Analog Integrated Circuits (Jieh Tsorng Wu)

84 105 nv2 f 103 pn2 noise 20 d f 20 2 102 2 103 f

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Unformatted text preview: creased by adding the M6 common-source stage. Output Stages 10-27 Analog ICs; Jieh-Tsorng Wu Parallel Common-Source Configuration EP1 VOS VDD M1 VDD V2 V3 EP2 M11 Io Vo Vi M2 VOS RL EN2 M12 VSS VSS EN1 VDD IB2 VDD M5 M3 M4 V1 Output Stages M21 M22 V3 VB M23 EP2 Amplifier VSS 10-28 VB M24 M25 IB1 EP1 Amplifier V2 V2 V2 V2 V1 IB2 M6 M26 VSS Analog ICs; Jieh-Tsorng Wu Parallel Common-Source Configuration • Want turn off M11 and M12 when Vo ≈ Vi = 0, so that AE P 2 and AE N 2 have high gain, and AE P 1 and AE N 1 have low gain. • VOS of EP1 is introduced by making (W/L)3 ID3 = IB1 · AE P 1 = 0.8(W/L)4 . When Vo ≈ Vi = 0, (W/L)3 ID1 = (ID3 − IB2 ) · (W/L)3 + (W/L)4 gm3 = gm5 ID3 kn (W/L)3 · · kp (W/L)5 ID3 − IB2 (W/L)1 (W/L)3 AE P 2 ≈ gm22ro22 • When |Vi | is small, and M11 and M12 are not turned on, the output is Vo = Output Stages Vi 1 + 1/(A1gm1RL) 10-29 Analog ICs; Jieh-Tsorng Wu Parallel Common-Source Configuration • When Vi is large, M11 can be turned on, and the output becomes Vo ≈ Vi − VOS if AE P 2 → ∞ • When V2+ = V2− at EP2, define V3 = Vov 25 + Vt25 + VSS = VK + VSS . Then V3 = [Vo − (Vi − VOS )]AE P 1AE P 2 + VK + VSS Define Vi (mi n) as the minimum input to turn on M11. Let V3 = VDD − |Vtp11|, we have Vi (mi n) = VOS (1 + AE P 1gm1RL) − (VDD − VSS − VK − |Vtp11 |)(1 + AE P 1gm1RL) AE P 1AE P 2 Vi (mi n) = VOS (1 + AE P 1gm1RL) if AE P 2 → ∞ M11 and M12 remain off for only a small range of input voltages. Output Stages 10-30 Analog ICs; Jieh-Tsorng Wu Noise Analysis and Modeling Jieh-Tsorng Wu ES A December 5, 2002 1896 National Chiao-Tung University Department of Electronics Engineering Noise in Time Domain n(t) PDF t 0 n 0 1 Mean = n = T T n(t )d t = 0 0 1 Noise Power = n2 = T Root Mean Square = nrms = n2 T n 2 (t )d t 0 1/2 • T is a suitable averaging time interval. Typically, a longer T gives a more accurate measurement. Noise 11-2 Analog ICs; Jieh-Tsorng Wu Probability Density Function • The probability that the noise lies between values n and n + d n at any time is given by P (n)d n. P (n) is the probability density function (PDF). • The PDF of a random noise is usually Gaussian, i.e., 1 P (n) = √ 2πσ 2 − n2 e 2σ We have +∞ −∞ PDF(n)d n = 1 and Variance = Noise +∞ −∞ n2 · PDF(n)d n = n2 = σ 2 11-3 Analog ICs; Jieh-Tsorng Wu Noise in Frequency Domain BPF One-sided power spectral density n f f n2(f ) SD(f ) = lim ∆f →0 ∆f Power Meter Spectral Density One-sided root spectral density 2 V Hz RD(f ) = (SD)1/2 log f The total noise power is Root Spectral Density ∞ V √ Hz SDn(f )d f = n2 0 log f Noise 11-4 Analog ICs; Jieh-Tsorng Wu Filtered Noise ni no H(s) SDno (f ) = SDni (f ) × |H (j 2πf )|2 If SDni (f ) = N is a constant (white noise), then n2 o = ∞ 0 SDni (f ) · |H (j 2πf )| d f = N · 2 ∞ |H (j 2πf )|2d f = N · Bn 0 • Bn is called the noise bandwidth of the filter. • For a single-pole filter H (s) = Bn = ∞ 1 , 1+s/ωo |H (j 2πf )|2d f = 0 Noise ∞ 0 11-5 1 1+ f fo 2 df = π ·f 2o Analog ICs; Jieh-Tsorng Wu Noise Summation n i1 H 1 (s) n i2 H 2 (s) n i3 H 3 (s) n i1 n o1 n o2 n i2 If two noises, ni and nj , are uncorrelated then, i.e., ni · nj = 0. Then n21 = (ni 1 + ni 2)2 = n21 + n22 + 2 · ni 1ni 2 = n21 + n22 o i i i i SDno2 (f ) = |H1(j 2πf )|2SDni 1 + |H2(j 2πf )|2SDni 2 + |H3(j 2πf )|2 SDni 3 Noise 11-6 Analog ICs; Jieh-Tsorng Wu Piecewise Integration of Noise 200 (nV)2 Hz 20 2 2 2 ∝ 2 0 10 1 10 2 10 N1 f 3 10 N2 1 f 4 10 N3 5 10 6 10 7 10 N4 The noise power in each frequency region is 102 PN1 = 100 2 200 102 2 d f = 200 ln(f )|100 = 1.84 × 105 (nV)2 f 103 PN2 = Noise 20 d f = 20 2 102 2 103 f |102 11-7 = 3.6 × 105 (nV)2 Analog ICs; Jieh-Tsorng Wu Piecewise Integration of Noise 104 PN3 = PN4 103 = = 20 103 ∞ 104 200 2 f df = 1+ 2 20 103 2 200 2 f 105 2 2 = ∞ 0 13 f 3 200 1+ 104 = 1.33 × 108 (nV)2 103 10 4 2 f 105 2 df − 2002d f 0 π 105 − 2002 · 104 = 5.88 × 109 (nV)2 2 Total rms of the noise is nrms = PN1 + PN2 + PN3 + PN4 1/2 = 77.5 µV rms • 1/f noise tangent principle: Lower a 1/f line until it touches the spectral density curve; the total noise can be approximated by the noise in the vicinity of the 1/f line. Noise 11-8 Analog ICs; Jieh-Tsorng Wu Thermal Noise R R R i2 v2 v2 = 4kT R ∆f 1 i2 = 4kT ∆f R f =0∼∞ T = Absolute Temperature in Kelvins k = 1.38 × 10−23 watt/K-Hz (Boltzmann’s Constant) ∆f = Bandwidth per Hertz • Thermal noise is a white noise, i.e., its power spectral density v 2/∆f is independent of frequency, and its amplitude distribution is Gaussian. ◦ • For a 1 kΩ resistor at 300 K, Noise v 2/∆f √ 2 ≈ (4 nV/ Hz) . 11-9 Analog ICs; Jieh-Tsorng Wu Thermal Noise with Loading 2 vo Pn R R RL v2 C v2 • The RL load receives the maximum power if RL = R . Thus the available noise power for RL is 1 · v 2 · Bn = kT Bn Bn = Noise Bandwidth Pn = 4R • For the RC low-pass network 1 1 π = Bn = · 2 2πRC 4RC ◦ 2 vo kT 1 = = 4kT R · 4RC C 2 2 If C = 1 pF a...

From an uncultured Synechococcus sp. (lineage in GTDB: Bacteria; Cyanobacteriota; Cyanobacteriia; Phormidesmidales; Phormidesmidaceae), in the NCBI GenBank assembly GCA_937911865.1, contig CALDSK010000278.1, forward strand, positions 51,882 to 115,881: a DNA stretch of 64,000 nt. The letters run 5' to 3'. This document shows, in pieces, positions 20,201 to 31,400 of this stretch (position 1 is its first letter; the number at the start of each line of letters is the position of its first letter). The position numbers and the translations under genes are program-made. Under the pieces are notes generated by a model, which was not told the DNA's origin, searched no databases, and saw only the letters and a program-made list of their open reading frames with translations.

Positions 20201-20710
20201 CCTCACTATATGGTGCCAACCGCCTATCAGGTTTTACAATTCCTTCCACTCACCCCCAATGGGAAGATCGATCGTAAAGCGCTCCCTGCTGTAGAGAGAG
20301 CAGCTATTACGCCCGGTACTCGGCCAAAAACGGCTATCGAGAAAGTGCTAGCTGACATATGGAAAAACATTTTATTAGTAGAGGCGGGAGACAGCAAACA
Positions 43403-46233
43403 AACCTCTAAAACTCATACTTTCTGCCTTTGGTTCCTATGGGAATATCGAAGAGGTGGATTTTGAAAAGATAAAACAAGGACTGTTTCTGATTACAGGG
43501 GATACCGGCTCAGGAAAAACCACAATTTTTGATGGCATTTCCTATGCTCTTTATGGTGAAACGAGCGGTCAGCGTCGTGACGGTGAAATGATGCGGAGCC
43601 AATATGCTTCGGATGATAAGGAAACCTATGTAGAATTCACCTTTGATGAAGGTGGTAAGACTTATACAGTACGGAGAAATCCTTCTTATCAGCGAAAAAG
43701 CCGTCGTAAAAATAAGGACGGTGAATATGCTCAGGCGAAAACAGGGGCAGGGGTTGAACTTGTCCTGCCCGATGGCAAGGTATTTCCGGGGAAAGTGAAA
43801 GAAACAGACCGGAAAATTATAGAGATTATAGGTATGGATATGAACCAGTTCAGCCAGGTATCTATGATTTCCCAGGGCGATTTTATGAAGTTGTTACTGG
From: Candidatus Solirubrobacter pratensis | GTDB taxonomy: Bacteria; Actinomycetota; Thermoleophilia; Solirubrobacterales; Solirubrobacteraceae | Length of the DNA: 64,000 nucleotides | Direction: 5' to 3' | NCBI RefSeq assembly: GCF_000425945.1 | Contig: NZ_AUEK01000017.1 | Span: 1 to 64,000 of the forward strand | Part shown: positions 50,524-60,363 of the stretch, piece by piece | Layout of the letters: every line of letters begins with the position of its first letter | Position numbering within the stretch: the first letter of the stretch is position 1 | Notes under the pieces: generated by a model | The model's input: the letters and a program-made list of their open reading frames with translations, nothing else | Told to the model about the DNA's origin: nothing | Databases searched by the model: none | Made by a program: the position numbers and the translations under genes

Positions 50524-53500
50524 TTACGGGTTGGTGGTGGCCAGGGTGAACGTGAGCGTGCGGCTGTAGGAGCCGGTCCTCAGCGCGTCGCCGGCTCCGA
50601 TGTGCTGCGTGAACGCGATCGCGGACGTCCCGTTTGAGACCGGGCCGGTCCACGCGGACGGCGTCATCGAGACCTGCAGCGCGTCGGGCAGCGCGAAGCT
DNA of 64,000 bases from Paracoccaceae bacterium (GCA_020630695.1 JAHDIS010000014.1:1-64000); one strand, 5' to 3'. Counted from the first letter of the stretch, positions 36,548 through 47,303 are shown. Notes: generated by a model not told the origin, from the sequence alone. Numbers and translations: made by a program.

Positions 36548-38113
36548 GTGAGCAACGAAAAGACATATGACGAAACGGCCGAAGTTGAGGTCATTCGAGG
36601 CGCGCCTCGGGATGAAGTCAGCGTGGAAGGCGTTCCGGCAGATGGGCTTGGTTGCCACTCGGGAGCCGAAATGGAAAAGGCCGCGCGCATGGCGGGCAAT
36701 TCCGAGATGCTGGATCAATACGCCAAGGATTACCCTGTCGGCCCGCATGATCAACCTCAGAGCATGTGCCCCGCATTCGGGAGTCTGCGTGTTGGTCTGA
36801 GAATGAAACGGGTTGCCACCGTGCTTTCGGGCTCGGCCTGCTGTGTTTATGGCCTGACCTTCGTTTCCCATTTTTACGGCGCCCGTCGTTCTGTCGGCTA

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This note was uploaded on 03/26/2013 for the course EE 260 taught by Professor Choma during the Winter '09 term at USC.

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